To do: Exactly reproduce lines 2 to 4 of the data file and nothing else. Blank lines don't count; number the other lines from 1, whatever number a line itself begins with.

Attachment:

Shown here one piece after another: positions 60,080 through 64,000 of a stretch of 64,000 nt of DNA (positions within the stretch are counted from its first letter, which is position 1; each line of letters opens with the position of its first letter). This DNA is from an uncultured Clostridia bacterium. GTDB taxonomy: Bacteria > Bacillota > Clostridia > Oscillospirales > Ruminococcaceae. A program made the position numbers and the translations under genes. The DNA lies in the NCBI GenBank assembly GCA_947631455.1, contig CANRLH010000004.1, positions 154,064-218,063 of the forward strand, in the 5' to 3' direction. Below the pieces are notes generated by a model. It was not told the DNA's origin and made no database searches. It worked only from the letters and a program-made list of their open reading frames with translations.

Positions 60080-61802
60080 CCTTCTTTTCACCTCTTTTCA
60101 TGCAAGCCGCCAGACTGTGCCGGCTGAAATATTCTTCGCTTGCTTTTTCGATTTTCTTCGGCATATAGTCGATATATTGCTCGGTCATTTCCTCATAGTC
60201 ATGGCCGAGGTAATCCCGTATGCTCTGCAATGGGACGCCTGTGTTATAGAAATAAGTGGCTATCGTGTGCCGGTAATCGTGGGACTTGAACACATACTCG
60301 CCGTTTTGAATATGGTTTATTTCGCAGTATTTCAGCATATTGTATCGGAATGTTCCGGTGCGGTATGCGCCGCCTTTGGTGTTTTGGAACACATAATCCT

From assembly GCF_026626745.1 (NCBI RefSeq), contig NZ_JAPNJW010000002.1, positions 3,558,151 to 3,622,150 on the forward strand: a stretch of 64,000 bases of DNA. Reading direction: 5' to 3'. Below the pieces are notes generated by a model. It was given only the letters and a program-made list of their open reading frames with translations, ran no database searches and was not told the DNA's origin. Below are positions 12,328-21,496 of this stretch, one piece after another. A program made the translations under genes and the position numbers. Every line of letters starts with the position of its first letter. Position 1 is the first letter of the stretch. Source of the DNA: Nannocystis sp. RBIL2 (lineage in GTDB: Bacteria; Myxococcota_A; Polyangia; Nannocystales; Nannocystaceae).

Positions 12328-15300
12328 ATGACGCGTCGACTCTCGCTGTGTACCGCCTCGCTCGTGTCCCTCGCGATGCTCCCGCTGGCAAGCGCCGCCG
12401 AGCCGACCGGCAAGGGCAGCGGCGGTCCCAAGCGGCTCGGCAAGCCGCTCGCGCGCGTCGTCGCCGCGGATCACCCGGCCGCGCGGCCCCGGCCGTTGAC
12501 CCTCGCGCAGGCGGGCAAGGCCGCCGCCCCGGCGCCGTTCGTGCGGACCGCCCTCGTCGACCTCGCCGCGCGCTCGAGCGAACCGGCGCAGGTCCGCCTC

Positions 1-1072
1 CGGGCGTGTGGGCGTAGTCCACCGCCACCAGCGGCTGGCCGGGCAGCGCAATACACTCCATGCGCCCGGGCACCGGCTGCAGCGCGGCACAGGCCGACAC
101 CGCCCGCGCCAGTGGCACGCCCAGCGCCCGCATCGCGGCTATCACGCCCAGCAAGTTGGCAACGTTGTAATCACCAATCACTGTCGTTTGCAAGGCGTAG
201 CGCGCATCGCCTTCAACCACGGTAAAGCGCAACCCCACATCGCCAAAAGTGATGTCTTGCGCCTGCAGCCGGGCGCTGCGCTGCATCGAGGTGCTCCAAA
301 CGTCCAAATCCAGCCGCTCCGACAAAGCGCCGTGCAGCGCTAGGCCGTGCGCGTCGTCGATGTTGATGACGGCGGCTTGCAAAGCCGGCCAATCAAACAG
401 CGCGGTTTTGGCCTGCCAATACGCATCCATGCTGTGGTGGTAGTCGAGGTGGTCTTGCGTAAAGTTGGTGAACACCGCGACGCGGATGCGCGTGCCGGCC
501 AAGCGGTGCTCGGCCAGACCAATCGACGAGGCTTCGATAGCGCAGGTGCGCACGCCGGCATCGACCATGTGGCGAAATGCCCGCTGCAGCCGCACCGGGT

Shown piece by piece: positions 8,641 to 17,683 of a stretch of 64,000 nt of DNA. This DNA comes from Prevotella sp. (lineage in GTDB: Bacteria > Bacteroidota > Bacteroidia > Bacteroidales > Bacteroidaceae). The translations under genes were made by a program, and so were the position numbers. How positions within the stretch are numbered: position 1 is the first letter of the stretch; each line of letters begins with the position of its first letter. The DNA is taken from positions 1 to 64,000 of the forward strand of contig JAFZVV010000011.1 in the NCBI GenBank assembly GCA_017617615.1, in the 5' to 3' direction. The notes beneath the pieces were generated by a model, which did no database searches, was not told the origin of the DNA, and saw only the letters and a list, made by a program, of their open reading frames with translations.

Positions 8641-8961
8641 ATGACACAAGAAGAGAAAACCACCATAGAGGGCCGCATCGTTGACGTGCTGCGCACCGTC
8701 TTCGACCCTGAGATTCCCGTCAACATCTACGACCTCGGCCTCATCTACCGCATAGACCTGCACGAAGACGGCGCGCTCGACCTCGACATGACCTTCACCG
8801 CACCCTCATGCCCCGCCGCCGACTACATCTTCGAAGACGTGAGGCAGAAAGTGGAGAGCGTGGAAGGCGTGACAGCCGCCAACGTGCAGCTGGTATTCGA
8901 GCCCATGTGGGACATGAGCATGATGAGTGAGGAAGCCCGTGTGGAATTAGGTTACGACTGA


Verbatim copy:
Positions 60080-61802
60080 CCTTCTTTTCACCTCTTTTCA
60101 TGCAAGCCGCCAGACTGTGCCGGCTGAAATATTCTTCGCTTGCTTTTTCGATTTTCTTCGGCATATAGTCGATATATTGCTCGGTCATTTCCTCATAGTC